Better Angels

"...all over this broad land, will yet swell the chorus of the Union, when again touched, as surely they will be, by the better angels of our nature." ---Abraham Lincoln, First Innaugural Address

Wednesday, October 06, 2004

What a weird thing to say!

I've noticed something strange about W's stump speeches. He likes to
start them out by mentioning Laura, even when she isn't there. Here's an
example from last week's rally in Ohio:

I wish -- I wish Laura were here today to see this crowd. (Applause.) I'm going to have dinner with her tonight, and I cannot wait to tell her what I saw. (Applause.) As you might remember, she was a public school librarian. I asked her to marry me; she said, fine, just so long as I don't ever have to give a speech. (Laughter.) I said, okay. (Laughter.) Fortunately, she didn't hold me to that promise. The American people got to see her in New York City a while ago, saw what a strong, compassionate, great lady she is. (Applause.) I love her dearly. Perhaps the most important reason to put me back into office is so that Laura is First Lady for four more years. (Applause.)

(The most important reason? Good Lord, what does that even mean? Can you imagine if Clinton had said the same about Hilary? It would have been a national news event for weeks. Is Laura Bush actually accomplishing something as first lady? Please, somebody, help me understand this.)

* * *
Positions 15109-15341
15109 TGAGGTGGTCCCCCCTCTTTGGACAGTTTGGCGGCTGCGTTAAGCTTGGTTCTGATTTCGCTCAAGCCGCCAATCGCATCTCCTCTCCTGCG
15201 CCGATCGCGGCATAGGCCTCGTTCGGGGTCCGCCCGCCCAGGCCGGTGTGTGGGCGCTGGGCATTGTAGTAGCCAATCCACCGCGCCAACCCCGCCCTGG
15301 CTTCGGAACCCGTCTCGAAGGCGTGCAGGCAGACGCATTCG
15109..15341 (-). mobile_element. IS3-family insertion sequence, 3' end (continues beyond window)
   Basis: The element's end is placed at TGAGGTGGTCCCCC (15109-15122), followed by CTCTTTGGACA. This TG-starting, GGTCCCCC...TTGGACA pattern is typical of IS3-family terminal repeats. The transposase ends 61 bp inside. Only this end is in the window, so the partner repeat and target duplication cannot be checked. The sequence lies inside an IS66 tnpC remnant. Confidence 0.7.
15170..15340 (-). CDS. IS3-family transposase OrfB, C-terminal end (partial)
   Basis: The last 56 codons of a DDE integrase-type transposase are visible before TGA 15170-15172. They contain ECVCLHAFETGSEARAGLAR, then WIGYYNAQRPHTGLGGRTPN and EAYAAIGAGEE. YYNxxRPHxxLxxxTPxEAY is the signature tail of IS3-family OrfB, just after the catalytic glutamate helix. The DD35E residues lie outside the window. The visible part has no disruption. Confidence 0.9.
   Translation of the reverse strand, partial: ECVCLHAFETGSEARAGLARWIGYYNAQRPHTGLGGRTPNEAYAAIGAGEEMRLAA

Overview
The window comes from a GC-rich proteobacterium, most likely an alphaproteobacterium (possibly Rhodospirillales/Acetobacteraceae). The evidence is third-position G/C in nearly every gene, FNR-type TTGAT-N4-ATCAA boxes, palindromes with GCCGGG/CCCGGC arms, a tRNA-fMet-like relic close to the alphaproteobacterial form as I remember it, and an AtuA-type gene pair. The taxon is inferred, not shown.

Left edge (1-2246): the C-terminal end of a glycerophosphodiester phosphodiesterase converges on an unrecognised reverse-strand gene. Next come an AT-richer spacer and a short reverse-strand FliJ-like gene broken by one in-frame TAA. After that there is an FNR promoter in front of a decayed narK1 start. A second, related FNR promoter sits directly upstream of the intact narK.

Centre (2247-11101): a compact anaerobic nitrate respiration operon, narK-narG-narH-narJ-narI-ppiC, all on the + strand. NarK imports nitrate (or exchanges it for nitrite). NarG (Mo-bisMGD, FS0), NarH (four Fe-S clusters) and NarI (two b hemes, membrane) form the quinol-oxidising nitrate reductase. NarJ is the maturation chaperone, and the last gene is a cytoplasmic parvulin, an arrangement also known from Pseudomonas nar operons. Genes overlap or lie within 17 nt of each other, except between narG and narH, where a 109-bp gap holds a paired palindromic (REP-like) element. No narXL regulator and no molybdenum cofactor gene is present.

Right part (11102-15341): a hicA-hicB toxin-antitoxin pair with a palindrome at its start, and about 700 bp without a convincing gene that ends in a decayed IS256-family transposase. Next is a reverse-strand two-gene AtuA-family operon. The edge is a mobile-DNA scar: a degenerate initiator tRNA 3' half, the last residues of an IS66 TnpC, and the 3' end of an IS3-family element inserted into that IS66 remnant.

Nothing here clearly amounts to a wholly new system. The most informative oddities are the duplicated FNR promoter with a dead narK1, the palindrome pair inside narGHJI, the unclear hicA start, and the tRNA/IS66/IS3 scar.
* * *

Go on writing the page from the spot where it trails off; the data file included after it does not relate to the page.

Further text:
But I digress. What I thought was truly strange about this little anecdote about his marriage proposal. He's told it a lot. I don't know why because it really doesn't make any sense. A 2001 profile on tells the story this way:

Laura and George W. Bush married after a three-month courtship in 1977 when both were 31. "I saw an elegant beautiful woman who turned out not only to be elegant and beautiful, but very smart and willing to put up with my rough edges, and I must confess has smoothed them off over time," George W. said of his wife while he was governor of Texas.

Soon after the marriage, George W. Bush began his first political campaign for Congress, which he lost. Laura, raised a Democrat, was now forever tied to a Republican dynasty with her new husband, the grandson of a senator and the son of an ambassador who would soon become vice president, then president of the United States.

While she agreed to take on the role of political wife, she made her husband promise that she would never have to give a speech -- a promise long since broken.

She "agreed to take the role of a political wife?" That's an odd way to put it. But then again, according to Bush's little tale, Laura responded to his proposal with "Fine. As long as I don't have to give a speech." Not "Oh! George! You've made me the happiest woman alive!" Nope, just "fine." There's some real passion there, kids.

Even with the weird dynamics of their relationship aside, it's undeniable that rather than highlighting his accomplishments or complimenting his wife in a more conventional way or demonstrating his patriotism or something suitably campaign-like, Bush chooses to open almost every stump speech he gives, including today's "major policy speech" by bragging about the fact that he doesn't keep his promises. Telling, eh?